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Delving into my Polish ancestry

Poland Day 19. I have a smidge of Polish blood and worked into my itinerary a day at an archives office to see if I’d be able to add to the information Mum has already collected.

While my make-up is predominantly NZ Euro and English, to provide a bit of variety I also have one-eighth of Polish, Swiss and NZ Maori. Not much but enough to keep it interesting – provides some reasons to travel too :).

My great-great-grandfather arrived in New Zealand in 1876 along with his second wife and four surviving children (first wife and two children having died in the cholera epidemic). Two siblings and families were on the same ship. Two other brothers and families went to the USA. Mum hasn’t been able to account for the remaining brother (did he stay or emigrate?) but he and two sisters who stayed put had children. Several each, being the times they were.

Sunrise from my room

Sunrise from my room

So, chances are there are still Fabich descendants in the motherland, most of whom aren’t likely to carry the name but there are a few according to Google. Communication barriers make it difficult to pursue lines of enquiry so we don’t yet have any identified/validated relations still in Poland.

Mum is very into genealogy and has collated a lot of information but there are plenty of outstanding questions which are hard to answer as not all records have been computerised (and given the language thing).

My time around Gdansk was primarily to connect with this family history. Initially this was to involve just visiting relevant villages, but in exchanging information with the tour guide I’d booked (who also handles genealogy ‘tours’), she suggested it would be worth visiting the diocesan archives held south of Gdansk. My plans were relatively sorted by then but in conferring with Mum I could see how important it was so I swapped a day of Gdansk stuff with a day of driving a computer.

I nipped up the Royal Way to grab some coffee

I nipped up the Royal Way to grab some coffee

My guide Margaret picked me up from the Green Gate and we walked a short distance to the car. There was a hiccup straight off: she advised that the archives were in fact closed – unbeknownst to her when I booked. The alternatives were that we instead go to the villages, and I could either go to the archives without her the following day – not really an option – or with her in a couple of days if I cut short my side trip to the Wolf’s Lair – doable but not desirable given the faffing with train and accommodation bookings. Argh.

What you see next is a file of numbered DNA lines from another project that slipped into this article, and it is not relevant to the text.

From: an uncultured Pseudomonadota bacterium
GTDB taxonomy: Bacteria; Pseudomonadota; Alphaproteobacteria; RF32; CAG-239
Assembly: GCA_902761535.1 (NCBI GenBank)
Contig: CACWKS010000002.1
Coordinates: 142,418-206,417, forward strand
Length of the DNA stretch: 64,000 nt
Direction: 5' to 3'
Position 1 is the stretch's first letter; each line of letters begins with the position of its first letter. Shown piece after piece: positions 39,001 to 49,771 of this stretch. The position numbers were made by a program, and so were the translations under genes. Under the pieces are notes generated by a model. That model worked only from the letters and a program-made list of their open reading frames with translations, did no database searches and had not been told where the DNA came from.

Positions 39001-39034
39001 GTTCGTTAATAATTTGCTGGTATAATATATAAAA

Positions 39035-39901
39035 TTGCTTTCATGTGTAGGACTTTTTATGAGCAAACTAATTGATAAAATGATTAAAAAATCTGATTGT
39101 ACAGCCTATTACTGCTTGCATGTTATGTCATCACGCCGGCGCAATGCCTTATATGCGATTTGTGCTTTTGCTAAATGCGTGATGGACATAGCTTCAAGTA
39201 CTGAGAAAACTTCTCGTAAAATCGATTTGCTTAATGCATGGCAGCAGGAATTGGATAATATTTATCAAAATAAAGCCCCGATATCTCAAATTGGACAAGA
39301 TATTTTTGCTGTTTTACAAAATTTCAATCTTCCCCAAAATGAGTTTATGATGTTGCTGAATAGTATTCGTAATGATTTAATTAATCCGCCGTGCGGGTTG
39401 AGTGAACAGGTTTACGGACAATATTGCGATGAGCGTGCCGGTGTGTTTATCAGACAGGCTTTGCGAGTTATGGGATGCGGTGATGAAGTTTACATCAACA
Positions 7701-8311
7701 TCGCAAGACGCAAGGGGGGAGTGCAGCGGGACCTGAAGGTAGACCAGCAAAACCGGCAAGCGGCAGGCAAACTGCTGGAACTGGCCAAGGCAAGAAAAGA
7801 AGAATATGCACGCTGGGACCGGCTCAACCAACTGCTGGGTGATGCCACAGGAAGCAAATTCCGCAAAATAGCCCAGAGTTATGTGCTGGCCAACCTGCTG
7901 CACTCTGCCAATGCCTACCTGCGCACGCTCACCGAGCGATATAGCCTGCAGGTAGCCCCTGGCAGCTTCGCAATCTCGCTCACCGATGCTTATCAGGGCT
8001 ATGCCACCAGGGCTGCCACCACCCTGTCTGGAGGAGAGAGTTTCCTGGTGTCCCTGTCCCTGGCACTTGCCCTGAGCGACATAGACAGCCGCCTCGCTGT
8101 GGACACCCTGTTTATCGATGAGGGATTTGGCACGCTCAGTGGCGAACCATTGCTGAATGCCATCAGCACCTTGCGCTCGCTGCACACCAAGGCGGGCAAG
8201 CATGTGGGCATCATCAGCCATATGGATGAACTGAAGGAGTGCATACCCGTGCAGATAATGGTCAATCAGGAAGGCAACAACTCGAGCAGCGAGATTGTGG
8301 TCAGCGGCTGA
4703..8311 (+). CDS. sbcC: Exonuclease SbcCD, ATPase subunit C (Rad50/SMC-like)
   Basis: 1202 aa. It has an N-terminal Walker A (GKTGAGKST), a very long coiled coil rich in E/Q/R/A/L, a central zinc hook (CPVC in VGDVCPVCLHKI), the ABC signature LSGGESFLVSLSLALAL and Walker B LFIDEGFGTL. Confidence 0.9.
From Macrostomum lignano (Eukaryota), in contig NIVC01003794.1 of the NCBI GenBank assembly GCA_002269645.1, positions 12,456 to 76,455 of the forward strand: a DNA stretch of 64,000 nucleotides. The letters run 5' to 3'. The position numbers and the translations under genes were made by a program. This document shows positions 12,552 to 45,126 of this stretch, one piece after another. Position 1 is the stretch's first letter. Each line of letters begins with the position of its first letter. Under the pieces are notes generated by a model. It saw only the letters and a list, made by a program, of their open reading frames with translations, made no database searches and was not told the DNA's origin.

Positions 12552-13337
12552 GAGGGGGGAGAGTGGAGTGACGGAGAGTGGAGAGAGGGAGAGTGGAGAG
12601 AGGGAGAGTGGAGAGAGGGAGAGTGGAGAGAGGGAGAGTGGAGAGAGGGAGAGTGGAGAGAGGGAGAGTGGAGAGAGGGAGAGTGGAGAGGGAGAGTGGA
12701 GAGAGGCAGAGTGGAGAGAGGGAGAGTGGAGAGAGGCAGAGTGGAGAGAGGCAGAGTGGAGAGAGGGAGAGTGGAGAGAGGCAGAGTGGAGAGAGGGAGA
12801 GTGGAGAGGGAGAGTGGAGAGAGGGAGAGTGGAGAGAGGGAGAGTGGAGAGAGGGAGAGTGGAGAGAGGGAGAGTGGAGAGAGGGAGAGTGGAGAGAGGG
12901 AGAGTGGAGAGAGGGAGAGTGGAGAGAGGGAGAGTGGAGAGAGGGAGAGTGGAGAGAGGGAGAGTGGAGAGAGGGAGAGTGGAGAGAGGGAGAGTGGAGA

The Green Gate at the bottom of the Royal Way

The Green Gate at the bottom of the Royal Way

Given the importance of the day and the frustration of what should have been an avoidable predicament, I was upset. Margaret wasn’t prepared to admit defeat just like that though and shortly the lucky phone call came: in the circumstances the archives lady agreed to let us in for the day. Back on track!

It was a fast drive down to the town of Pelplin where we were duly let in and set up on a couple of workstations. I hadn’t gone through birth, death and marriage archives before let alone with the records in a mixture of Polish and German, but quickly got familiarised with the general formats. Margaret and I split the workload and off we went. Even with the cursive writing, the image resolutions were good and it was usually fairly easy to spot the family name.

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Problem was, it was such a large family! My GGG was one of 10 and I probably didn’t focus enough in the family lines of most relevance but it was easy to get distracted when instances of the family name appeared. As a result, it’s not really research that can be finished – it just goes on and on. I contrasted my all-day effort with a German couple who chanced a visit to the archives, with the help of Margaret struck gold with what they were looking for, and were all done within about 10 minutes!

After the archives closed at 3pm, Margaret took me to see the Pelplin Cathedral. Imposing from the outside, it is full of the usual adornments and designs inside. I have loved the stained glass and wall/ceiling patterns in the churches here.

Pelplin Abbey, now Cathedral, is almost 700 years old. That's a monastery on the side

Pelplin Abbey, now Cathedral, is almost 700 years old. That’s a monastery on the side

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A room where monks were taught to read and write Latin

A room where monks were taught to read and write Latin

One day wasn’t long enough and I really don’t know if I’ve added value and certainly all the key questions are still outstanding, but it was good to get familiarised with the process and we have contact names that Mum can continue to liaise with. The best thing to do would be to bring Mum over for a couple of weeks one day and do the job properly!

Distance walked: next to nothin’

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3 Comments Post a comment
  1. I really like the churches. So much beauty, And the pic of you is one of the best that you have ever posted. You should crop that one and frame it and, give it to your folks.

    19 October 2015
    • I give mum and dad a framed photo from each country I visit (in a frame with a design for that country) so maybe that’s the one. You’re very kind, thank you. I agree about the churches there – the only time I go to church (so to speak) is when I travel and the ones I saw in Poland were incredible.

      22 October 2015
      • All in all Poland is a beautiful country with those very old cities and churches.

        23 October 2015

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